Been a busy week. Didn’t have much chance to sit at the computer and write. I find that I miss it when I don’t leave time for personal reflection. Trying to carve out a little space now, between work and home. Although I don’t have kids (and I’m “between pets”, as I like to say), I do manage to fill up my days. Nice to know that I have a life!
Speaking of kids, we had a teacher training workshop about prenatal yoga last Sunday. As far as pregnancy goes, I’ve lived life vicariously through others. My sister has two boys and my sister-in-law has three. And it seems that, for the past few years, there’s always one veterinarian or veterinary technician at the clinic that’s having a baby. I like to tease and say that it’s something in the drinking water making all these women at work get pregnant! Although I come from a family of six children, it seems that it wasn’t my lot in life to have kids. My husband and I joke that we would’ve had a lot more “fun” while we were dating if we’d only known what we do now! Sure, I’ve got my personal responsibilities as a wife, Aunty, sister and daughter. But I’m fortunate to have time to myself, to do yoga and write my blog. I know how lucky I am. Sorry, I digress…
Our teacher that day was Laurel Hicks, an experienced registered yoga teacher (E-RYT) and a Doula, who is trained to assist before, during and after labour. She’s developed a reputation as being the prenatal yoga teacher in the area. It was great to have her experience in guiding us on what to do when, not if, a pregnant yogini is part of the class. The big take-home message? Expectant mothers can do yoga but if there’s any doubt about physical restrictions, it’s best for them to consult with their physician.
We used a pillow, blanket or even a small balloon over the belly and under our shirts to simulate a baby bump. Then Laurel led us through a gentle, slow flow practice, with alignment adjustments to accommodate for the baby. Simple things, like rocking back and forth before coming up from Low Lunge into Standing Forward Fold. Doing twists from the upper back and cervical spine, to reduce constriction of the uterus. Squats to strengthen the pubic muscles (think Kegel exercises). Lying on the side for Savasana or corpse pose. Excessive abdominal work was not advised because these muscles needed to stretch to allow room for baby in the expanding uterus.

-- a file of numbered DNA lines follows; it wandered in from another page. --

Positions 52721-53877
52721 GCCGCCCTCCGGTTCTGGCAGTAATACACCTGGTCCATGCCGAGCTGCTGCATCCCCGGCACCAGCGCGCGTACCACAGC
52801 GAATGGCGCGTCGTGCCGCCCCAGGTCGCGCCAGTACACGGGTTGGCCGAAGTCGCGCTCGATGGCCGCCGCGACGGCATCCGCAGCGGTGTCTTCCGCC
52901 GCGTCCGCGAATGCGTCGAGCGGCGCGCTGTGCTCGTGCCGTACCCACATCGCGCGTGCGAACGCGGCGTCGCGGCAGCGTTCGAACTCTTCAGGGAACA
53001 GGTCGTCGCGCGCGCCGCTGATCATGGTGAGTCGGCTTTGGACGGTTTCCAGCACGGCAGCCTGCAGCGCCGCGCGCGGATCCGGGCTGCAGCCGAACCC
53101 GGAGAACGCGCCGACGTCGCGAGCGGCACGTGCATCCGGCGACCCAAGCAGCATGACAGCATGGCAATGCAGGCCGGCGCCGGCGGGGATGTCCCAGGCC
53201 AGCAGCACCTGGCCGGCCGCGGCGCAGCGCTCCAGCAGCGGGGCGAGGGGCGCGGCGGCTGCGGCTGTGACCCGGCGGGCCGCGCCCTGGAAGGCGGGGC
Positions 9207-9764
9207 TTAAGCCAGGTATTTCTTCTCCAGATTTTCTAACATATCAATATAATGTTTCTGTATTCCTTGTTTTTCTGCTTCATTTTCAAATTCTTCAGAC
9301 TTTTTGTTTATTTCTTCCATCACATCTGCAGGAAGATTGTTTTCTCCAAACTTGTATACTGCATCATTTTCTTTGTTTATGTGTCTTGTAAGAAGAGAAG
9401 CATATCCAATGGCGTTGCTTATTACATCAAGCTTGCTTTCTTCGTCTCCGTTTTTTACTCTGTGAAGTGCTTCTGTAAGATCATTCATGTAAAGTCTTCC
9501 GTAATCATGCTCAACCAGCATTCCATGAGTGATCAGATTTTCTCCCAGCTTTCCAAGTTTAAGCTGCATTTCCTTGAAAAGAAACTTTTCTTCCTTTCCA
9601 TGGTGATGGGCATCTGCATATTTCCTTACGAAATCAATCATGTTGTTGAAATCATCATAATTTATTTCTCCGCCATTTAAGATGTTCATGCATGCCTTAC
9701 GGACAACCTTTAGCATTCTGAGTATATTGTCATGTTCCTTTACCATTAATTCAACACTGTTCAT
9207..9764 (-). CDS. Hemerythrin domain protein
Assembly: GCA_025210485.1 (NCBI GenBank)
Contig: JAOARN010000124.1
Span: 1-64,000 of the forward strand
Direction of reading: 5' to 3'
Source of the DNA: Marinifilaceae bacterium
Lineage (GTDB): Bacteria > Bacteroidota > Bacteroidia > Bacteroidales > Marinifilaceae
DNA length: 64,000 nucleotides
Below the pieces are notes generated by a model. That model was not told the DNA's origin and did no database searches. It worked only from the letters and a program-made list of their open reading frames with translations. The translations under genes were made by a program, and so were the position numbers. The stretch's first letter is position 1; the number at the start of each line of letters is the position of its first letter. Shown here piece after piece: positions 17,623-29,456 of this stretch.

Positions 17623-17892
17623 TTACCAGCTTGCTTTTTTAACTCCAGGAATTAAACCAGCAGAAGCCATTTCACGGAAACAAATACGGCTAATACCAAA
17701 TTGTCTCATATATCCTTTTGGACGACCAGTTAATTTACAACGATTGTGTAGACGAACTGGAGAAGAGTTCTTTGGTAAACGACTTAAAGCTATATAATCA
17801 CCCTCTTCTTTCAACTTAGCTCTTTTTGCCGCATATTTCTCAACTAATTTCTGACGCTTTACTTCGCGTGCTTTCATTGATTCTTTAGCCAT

She told us that new mothers often come to learn yoga for the first time, once they know they are pregnant. Most seem to want to learn about breathing. Laurel said that yoga helped to teach breathing during difficult circumstances. Doing asanas challenges the breath and yoga reminds us to continue to breathe through it. I would consider labour as being a difficult circumstance, don’t you think?
Had a few expectant mothers participating that afternoon. Glad they came and offered their thoughts about yoga during pregnancy. Several women said that doing a practice helped to alleviate back pain or sciatica.
Finally, Laurel had a few recommendations for after the birth of the baby. Postnatal yoga can start as early as 4 weeks later, if no complications with natural delivery. The Mom should wait 6 weeks if she had a C-section. The other recommendation was to wait for the doctor to give the ok before starting any exercise program. Sage advice.
Like I said, I’ve not been pregnant myself but have lived it vicariously through others. Before this workshop, I hadn’t really given much thought to what I’d do if I ever had to teach a class with an expectant Mom as a student. Most women will know their limitations and restrictions, Laurel told us. I’m counting on that.